Jayne Hrdlicka might have one of the toughest corporate gigs in the country: relaunching Virgin Australia, and this time making it work. Oh, and there’s the Australian Open to organise too.
Who is she?
When Hrdlicka left Qantas three years ago, aviation watchers did not think it would be the last they saw of the ambitious 58-year-old executive based in Melbourne.
Born in Kansas, her father a Czechoslovakian Cold War refugee, Hrdlicka studied mathematics and economics at Colorado College and then an MBA at the Tuck School of Business at Dartmouth College in New Hampshire. She landed at the famed management consultancy firm Bain & Co in Boston in 1987.
Hrdlicka moved to Australia in 1994 following stints at other US corporates and rejoined Bain’s local consulting arm in 1997. Her first client? A young Ansett executive named Alan Joyce.
The pair’s professional relationship continued when Joyce moved to Qantas, and Joyce eventually hired Hrdlicka in 2010 as the Flying Kangaroo’s Group Executive of Strategy and Technology. Two years later she became CEO of Qantas’ budget carrier Jetstar, which was Joyce’s job before he was named Qantas CEO.
Jetstar was an earnings powerhouse and Hrdlicka appeared as a leading contender to replace Joyce as the boss of Australia’s largest airline. But in December 2017, a month after being moved to run its loyalty business, she announced her shock resignation.
It has been speculated Hrdlicka was impatient for her turn at the top. But instead of moving to another airline she jumped to the ASX-listed dairy producer a2 Milk Company.
That CEO gig soured quickly and Hrdlicka departed after just 18 months, citing onerous travel and family commitments. There were reports of a falling out with a2’s board.
Hrdlicka burst back onto the scene this year advising her old employer Bain. Its private equity arm Bain Capital had launched a bid for Virgin Australia after COVID-19 pushed the airline into voluntary administration in April.
Hrdlicka brought a deep knowledge of Australia’s aviation market – specifically Qantas – to the table. She brought some baggage too which threatened to become an Achilles heel for Bain Capital.
Unions representing Virgin’s 9000 workers – a key creditor voting block on the takeover deal – already feared the private equity giant would gut Virgin, turn it into a budget airline and sell it for a quick profit. Hrdlicka’s time at Qantas during the 2011 union stand-off and grounding, and her background with the low-cost Jetstar, fortified their concerns.
What does she do?
When Bain Capital won the fierce bidding war for Virgin, it said it would stick with the well-liked CEO Paul Scurrah. He joined Virgin in early 2019 and had set about trying to fix its financial woes.
But Bain dumped Scurrah and put Hrdlicka in charge as soon as it got the keys to Virgin last month.
Virgin appears to have survived the worst of the COVID-19 crisis. But for Hrdlicka the job of rebuilding it into a healthy business competing against her friend and former mentor Joyce at Qantas has only just begun.
Hrdlicka, a tennis enthusiast, is also juggling her responsibilities as chair of Tennis Australia – a title she has held since 2017 – as it goes through its own tribulations organising the Australian Open in the middle of the pandemic. The Gland Slam is set to start on February 8.
What did she do this week?
Hrdlicka hinted at what the post-COVID airline industry will look like, predicting it will have “never have been cheaper to travel in this country”.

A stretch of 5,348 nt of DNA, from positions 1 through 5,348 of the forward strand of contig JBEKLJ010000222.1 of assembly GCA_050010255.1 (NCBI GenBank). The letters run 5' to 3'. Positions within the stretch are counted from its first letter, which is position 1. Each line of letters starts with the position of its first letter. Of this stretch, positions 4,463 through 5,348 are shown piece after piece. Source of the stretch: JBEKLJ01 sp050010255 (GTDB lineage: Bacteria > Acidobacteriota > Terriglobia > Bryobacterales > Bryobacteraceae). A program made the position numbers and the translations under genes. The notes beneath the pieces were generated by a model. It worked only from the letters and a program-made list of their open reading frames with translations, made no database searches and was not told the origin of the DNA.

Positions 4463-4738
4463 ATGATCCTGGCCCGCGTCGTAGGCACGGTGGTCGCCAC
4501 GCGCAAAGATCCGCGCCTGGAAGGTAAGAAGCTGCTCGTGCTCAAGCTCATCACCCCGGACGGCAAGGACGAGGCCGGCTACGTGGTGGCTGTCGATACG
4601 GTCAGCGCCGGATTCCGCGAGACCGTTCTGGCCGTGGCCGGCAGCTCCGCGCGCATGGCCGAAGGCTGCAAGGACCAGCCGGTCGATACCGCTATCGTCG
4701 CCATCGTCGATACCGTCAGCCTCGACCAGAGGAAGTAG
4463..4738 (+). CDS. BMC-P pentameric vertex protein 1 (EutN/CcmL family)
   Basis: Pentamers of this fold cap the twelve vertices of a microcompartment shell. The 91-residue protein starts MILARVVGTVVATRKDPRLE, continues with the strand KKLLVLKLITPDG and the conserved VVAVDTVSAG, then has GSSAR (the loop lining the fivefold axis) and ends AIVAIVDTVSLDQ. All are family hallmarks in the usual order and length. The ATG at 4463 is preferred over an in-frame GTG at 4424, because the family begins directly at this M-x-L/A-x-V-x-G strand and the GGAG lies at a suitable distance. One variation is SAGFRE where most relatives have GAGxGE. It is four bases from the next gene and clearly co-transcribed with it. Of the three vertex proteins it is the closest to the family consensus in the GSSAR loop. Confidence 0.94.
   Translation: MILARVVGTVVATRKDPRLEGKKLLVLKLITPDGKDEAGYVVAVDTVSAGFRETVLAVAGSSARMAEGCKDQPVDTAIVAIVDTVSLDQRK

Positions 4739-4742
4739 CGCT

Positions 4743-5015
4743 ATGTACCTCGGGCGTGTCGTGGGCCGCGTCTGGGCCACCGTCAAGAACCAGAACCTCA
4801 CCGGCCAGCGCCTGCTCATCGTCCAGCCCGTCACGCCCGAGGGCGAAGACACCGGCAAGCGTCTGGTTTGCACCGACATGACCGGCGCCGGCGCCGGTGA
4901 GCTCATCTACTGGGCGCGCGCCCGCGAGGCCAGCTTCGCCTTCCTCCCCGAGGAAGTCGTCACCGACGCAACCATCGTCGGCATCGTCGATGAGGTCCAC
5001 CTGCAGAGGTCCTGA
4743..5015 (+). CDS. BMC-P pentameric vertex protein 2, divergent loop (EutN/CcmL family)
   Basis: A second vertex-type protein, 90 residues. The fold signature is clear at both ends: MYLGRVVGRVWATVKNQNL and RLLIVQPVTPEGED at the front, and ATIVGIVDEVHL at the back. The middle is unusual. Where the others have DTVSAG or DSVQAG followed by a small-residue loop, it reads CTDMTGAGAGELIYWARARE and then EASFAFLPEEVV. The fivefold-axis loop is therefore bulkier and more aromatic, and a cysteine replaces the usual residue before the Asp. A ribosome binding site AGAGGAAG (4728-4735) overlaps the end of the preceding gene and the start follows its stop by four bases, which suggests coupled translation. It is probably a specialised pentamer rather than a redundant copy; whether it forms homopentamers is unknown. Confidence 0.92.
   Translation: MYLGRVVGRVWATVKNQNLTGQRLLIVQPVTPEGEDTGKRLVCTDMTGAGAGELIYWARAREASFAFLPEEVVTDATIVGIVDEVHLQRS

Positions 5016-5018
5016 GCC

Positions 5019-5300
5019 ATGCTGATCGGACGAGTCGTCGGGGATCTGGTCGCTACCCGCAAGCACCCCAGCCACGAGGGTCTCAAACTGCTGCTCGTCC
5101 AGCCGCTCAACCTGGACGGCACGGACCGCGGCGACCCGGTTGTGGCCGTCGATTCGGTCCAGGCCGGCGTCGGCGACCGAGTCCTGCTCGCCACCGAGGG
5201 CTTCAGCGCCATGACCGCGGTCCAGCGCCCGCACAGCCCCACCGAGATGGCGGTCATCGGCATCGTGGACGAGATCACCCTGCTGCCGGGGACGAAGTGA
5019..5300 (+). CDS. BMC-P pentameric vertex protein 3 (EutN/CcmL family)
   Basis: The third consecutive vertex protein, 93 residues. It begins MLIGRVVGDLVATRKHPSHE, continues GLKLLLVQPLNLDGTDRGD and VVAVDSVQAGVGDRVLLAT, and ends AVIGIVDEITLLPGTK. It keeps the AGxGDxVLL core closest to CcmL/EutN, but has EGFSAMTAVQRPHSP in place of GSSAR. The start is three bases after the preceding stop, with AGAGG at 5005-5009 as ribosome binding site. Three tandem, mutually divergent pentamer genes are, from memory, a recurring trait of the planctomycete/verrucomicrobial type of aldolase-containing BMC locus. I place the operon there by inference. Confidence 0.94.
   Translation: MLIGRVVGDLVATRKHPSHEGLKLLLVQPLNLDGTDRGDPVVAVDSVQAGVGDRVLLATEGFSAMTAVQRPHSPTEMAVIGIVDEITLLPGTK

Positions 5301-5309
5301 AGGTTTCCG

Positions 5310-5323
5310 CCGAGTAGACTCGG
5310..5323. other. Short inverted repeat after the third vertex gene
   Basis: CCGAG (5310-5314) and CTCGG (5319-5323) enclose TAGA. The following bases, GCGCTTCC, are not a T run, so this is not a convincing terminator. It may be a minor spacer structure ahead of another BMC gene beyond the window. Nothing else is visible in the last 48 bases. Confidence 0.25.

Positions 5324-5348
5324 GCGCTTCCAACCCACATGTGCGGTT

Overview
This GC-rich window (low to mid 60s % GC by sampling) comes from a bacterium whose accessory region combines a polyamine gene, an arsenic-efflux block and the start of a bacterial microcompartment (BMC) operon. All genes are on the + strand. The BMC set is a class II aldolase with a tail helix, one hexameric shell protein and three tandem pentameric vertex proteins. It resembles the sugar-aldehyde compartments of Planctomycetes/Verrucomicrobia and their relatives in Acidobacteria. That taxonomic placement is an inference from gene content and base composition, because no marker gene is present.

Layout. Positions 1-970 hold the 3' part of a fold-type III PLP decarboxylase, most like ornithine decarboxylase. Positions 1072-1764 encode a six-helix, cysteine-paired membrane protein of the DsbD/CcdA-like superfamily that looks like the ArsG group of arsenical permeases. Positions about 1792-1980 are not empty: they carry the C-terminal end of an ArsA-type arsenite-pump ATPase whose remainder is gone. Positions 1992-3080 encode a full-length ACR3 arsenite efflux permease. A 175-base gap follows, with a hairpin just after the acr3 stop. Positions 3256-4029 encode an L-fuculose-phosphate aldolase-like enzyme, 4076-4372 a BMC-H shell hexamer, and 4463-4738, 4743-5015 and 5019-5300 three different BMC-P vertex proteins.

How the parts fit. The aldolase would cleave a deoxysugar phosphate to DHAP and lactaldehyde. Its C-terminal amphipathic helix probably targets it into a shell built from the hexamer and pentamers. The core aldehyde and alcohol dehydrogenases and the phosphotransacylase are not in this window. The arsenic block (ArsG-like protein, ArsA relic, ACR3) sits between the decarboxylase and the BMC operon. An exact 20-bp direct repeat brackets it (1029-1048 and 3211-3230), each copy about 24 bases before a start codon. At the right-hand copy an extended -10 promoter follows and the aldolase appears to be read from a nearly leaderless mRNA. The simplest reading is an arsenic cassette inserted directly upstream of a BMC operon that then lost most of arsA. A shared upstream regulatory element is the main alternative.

The catalyst for a return of the airfare wars is the arrival of a third competitor trying to break-up the Qantas-Virgin duopoly: Regional Express or Rex.
Rex flies turbo-prop aircraft around remote and regional parts of Australia and is now leasing a small number of Boeing 737s to launch flights between Sydney and Melbourne in March. Brisbane will follow later in the year and Rex wants to have around 10 jets in the sky by the end of 2021.
Hrdlicka says she won’t give up the 30 per cent local market share Virgin had pre-COVID-19. Qantas won’t budge either. The result of the three airlines duking it out, she says, will be some of the cheapest airfares Australians have ever seen.
Why is this important?
Australians are almost uniquely reliant on airlines to get around our vast and sparse country. For a while it looked like Virgin’s collapse could leave us at the mercy of a Qantas monopoly. That’s been averted for now.
But Virgin will be a different airline. It has cut its domestic fleet from around 80 aircraft to 56, offloaded its long-haul jets and shut down the budget carrier Tigerair. A pre-pandemic workforce of 9000 has dwindled to 6000.
Virgin says it is moving a touch further downmarket, keeping business class seats and airport lounges but focusing more on holidaymakers and price-conscious business travellers rather than trying to steal Qantas’ large corporate clients.
There is room to grow, however, as the aviation market recovers from COVID-19. Virgin this week confirmed an order for 25 new Boeing 737 MAX aircraft to be delivered from 2023. (Virgin originally ordered 48 of the jets, which were last month cleared to fly after a 20-month grounding following two fatal crashes).
Hrdlicka this week also poached one of Qantas’ rising stars – its chief operating officer Paul Jones – and appears to be patching things up with Virgin’s unions by promising not to follow Qantas and outsource work to third-party contractors. Most unions support their new enterprise agreements, even though they include wage freezes. And in a sign of goodwill, Hrdlicka herself won’t take a salary until June next year.
Virgin says it will be back flying around 60 per cent of its pre-COVID domestic capacity in January. With a long recovery from the pandemic and a potentially expensive airfare war brewing, the future of Australia’s second airline is in Hrdlicka’s hands.
Source: Thanks smh.com